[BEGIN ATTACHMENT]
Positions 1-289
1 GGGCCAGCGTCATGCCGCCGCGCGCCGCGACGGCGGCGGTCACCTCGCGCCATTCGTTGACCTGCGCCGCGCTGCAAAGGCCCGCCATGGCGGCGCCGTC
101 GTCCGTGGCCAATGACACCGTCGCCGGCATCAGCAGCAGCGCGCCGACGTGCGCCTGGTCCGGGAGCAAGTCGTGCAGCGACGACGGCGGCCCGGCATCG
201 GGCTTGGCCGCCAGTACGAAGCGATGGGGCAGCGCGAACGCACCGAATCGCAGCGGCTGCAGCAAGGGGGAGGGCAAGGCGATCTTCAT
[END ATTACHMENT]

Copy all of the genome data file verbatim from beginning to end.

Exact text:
Positions 1-289
1 GGGCCAGCGTCATGCCGCCGCGCGCCGCGACGGCGGCGGTCACCTCGCGCCATTCGTTGACCTGCGCCGCGCTGCAAAGGCCCGCCATGGCGGCGCCGTC
101 GTCCGTGGCCAATGACACCGTCGCCGGCATCAGCAGCAGCGCGCCGACGTGCGCCTGGTCCGGGAGCAAGTCGTGCAGCGACGACGGCGGCCCGGCATCG
201 GGCTTGGCCGCCAGTACGAAGCGATGGGGCAGCGCGAACGCACCGAATCGCAGCGGCTGCAGCAAGGGGGAGGGCAAGGCGATCTTCAT